CS 6963 – Functional Programming Studio

Spring 2019

Tuesday and Thursday, 12:25am-1:45pm, WEB 1460

Instructor:

 

Matthew Flatt

Office Hours:

 

by appointment (send e-mail)

For general information, see the Course Description below.

Schedule

Jan 8

  

Introductions and Sudoku Solver and Generator

Jan 10

  

Language and Sudoku presentations: Simon, Russell, Junior

Jan 15

  

Language and Sudoku presentations: Stone, John, Steve

Jan 17

  

Language and Sudoku presentations: Jen, Shaobo, Akshay

Jan 22

  

Recursion, loops, stacks, tail calls, and space safety

Jan 24

  

Language and Sudoku presentations: Sirus, Maryam, Mike

Jan 29

  

Santorini Player

Jan 31

  

no meeting

Feb 5

  

Santorini discussion

Feb 7

  

no meeting

Feb 12

  

Santorini presentations: Anthony, Liam, Shen

Feb 14

  

Santorini presentations: Kenway, Yaodong, Xinbo

Feb 19

  

Monads as a DSL framework

 

  

Santorini Checker and Player with Cards

Feb 21

  

Closure compilation; see also Feely87

Feb 26

  

Santorini with cards presentations: Thanhson, Simon, Russell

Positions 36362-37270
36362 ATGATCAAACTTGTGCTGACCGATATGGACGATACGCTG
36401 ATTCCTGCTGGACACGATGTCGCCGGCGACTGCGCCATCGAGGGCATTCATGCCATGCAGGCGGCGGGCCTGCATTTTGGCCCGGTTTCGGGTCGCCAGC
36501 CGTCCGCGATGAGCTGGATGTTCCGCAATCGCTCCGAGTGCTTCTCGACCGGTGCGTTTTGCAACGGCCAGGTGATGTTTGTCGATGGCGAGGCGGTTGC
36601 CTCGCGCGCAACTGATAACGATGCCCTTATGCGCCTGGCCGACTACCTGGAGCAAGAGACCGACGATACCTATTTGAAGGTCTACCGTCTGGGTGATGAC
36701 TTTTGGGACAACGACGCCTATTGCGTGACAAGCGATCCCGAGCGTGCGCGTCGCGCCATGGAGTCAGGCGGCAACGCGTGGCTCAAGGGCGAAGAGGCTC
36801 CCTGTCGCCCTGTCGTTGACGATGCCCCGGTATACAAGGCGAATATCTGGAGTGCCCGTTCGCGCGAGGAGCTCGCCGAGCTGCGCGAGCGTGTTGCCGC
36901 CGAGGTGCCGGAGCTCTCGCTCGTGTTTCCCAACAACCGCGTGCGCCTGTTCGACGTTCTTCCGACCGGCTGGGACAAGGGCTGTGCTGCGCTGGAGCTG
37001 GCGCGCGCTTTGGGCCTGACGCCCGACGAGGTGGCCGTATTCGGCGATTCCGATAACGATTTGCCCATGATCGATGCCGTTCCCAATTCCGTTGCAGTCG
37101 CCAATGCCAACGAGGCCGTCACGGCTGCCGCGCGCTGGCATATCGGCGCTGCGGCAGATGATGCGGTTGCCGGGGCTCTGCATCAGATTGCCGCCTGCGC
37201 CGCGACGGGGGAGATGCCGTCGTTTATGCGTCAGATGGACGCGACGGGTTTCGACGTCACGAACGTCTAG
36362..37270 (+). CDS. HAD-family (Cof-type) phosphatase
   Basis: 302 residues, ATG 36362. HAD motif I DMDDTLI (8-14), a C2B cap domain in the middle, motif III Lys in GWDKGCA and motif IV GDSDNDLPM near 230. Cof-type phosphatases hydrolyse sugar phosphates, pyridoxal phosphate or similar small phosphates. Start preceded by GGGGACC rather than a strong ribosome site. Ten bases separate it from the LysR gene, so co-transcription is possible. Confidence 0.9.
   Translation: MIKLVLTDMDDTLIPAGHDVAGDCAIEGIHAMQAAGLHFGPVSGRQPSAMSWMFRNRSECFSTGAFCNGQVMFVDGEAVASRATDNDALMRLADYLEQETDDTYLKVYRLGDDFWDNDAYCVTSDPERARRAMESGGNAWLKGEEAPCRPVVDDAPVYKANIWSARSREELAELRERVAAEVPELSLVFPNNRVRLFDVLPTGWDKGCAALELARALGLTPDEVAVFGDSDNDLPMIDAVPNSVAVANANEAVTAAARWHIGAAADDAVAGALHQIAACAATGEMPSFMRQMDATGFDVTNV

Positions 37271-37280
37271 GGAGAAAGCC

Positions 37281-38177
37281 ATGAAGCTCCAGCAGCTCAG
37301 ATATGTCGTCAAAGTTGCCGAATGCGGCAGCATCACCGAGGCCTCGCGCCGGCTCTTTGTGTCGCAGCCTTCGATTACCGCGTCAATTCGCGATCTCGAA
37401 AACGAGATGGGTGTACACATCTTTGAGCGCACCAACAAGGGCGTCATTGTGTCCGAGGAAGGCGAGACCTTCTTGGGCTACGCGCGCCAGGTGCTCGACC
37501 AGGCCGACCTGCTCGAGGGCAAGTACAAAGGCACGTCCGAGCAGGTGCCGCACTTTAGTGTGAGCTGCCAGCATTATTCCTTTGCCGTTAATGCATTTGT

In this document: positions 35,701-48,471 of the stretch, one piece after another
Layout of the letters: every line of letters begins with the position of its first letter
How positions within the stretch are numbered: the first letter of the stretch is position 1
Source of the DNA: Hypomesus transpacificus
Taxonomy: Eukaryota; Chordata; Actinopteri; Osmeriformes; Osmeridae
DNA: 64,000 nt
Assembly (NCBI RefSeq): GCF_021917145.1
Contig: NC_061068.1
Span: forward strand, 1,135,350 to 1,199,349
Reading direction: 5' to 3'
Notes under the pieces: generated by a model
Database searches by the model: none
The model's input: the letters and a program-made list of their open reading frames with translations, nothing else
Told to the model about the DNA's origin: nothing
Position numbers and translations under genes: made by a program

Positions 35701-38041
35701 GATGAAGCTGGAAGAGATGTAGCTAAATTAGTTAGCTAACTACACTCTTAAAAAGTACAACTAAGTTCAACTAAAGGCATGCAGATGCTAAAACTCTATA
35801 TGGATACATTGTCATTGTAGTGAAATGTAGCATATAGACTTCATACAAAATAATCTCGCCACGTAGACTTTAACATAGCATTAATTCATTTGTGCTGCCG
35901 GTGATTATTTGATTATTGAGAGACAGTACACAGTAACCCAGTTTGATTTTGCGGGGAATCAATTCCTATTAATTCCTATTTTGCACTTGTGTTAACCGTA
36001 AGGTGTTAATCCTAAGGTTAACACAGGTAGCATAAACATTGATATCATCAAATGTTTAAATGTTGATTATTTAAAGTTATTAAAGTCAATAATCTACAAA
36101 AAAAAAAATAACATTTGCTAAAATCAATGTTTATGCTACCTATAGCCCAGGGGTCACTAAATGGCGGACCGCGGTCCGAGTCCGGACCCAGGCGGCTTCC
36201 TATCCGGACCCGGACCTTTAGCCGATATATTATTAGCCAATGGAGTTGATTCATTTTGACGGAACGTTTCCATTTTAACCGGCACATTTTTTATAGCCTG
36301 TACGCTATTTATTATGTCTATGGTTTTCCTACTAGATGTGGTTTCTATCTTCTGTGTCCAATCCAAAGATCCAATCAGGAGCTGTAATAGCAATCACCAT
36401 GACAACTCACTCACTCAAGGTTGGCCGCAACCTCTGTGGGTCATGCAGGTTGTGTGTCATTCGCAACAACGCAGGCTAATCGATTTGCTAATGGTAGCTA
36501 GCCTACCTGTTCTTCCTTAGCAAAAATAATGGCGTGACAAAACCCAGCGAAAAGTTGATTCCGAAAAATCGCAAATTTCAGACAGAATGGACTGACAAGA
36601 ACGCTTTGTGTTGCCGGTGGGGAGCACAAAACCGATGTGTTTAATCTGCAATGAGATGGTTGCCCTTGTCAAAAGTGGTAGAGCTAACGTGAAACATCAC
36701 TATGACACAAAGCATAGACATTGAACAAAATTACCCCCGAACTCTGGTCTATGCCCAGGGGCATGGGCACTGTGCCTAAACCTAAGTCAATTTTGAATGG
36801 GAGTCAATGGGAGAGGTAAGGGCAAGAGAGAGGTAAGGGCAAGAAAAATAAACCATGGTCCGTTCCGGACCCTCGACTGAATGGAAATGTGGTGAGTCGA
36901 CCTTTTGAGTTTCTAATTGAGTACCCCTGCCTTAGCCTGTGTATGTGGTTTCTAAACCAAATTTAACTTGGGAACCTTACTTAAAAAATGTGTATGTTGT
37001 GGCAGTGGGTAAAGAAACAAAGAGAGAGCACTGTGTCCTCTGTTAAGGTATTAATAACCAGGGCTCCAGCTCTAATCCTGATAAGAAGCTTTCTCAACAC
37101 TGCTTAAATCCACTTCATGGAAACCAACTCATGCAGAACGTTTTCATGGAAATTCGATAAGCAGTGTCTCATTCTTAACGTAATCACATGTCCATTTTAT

Feb 28

  

Santorini with cards presentations: Stone, Junior, Kenway

Mar 5

  

Santorini with cards presentations: Jen, Mike, Shen

Mar 7

  

Functional pictures; see also Slideshow, Universe

Mar 12

  

spring break

Mar 14

  

spring break

Mar 19

  

Concurrent ML; see also references

Mar 21

  

Project proposals: everyone

Mar 26

  

Functional data structures: Okasaki96; queues; AVL trees; HAMTs

Mar 28

  

Lenses: William Hatch

Apr 2

  

no meeting

Apr 4

  

no meeting

Apr 9

  

Apr 11

  

Apr 16

  

Apr 18

  

Apr 23

  

Course Description

This programming course is intended for students who have taken a programming-languages course and who are interested in gaining more experience with functional-programming languages and techniques.

There are no lectures or exams for the course. Students are graded on the completion of open-ended coding assignments and, equally importantly, class participation. Class participation includes presenting programs and discussing the presented work of other students.

Students may use any functional programming language for completing assignments, and diversity of language choices will be encouraged. Suitable functional languages include (but are not limited to) Racket, Haskell, Scala, OCaml, F#, SML, Erlang, Clojure, Common Lisp, Agda, Idris, and Elm.

Student Code and Academic Guidelines

For information on withdrawing from courses, appealing grades, and more, see the college’s academic guidelines. For information on repeating a class, co-requirements, academic misconduct, and more, see the department’s policies and guidelines.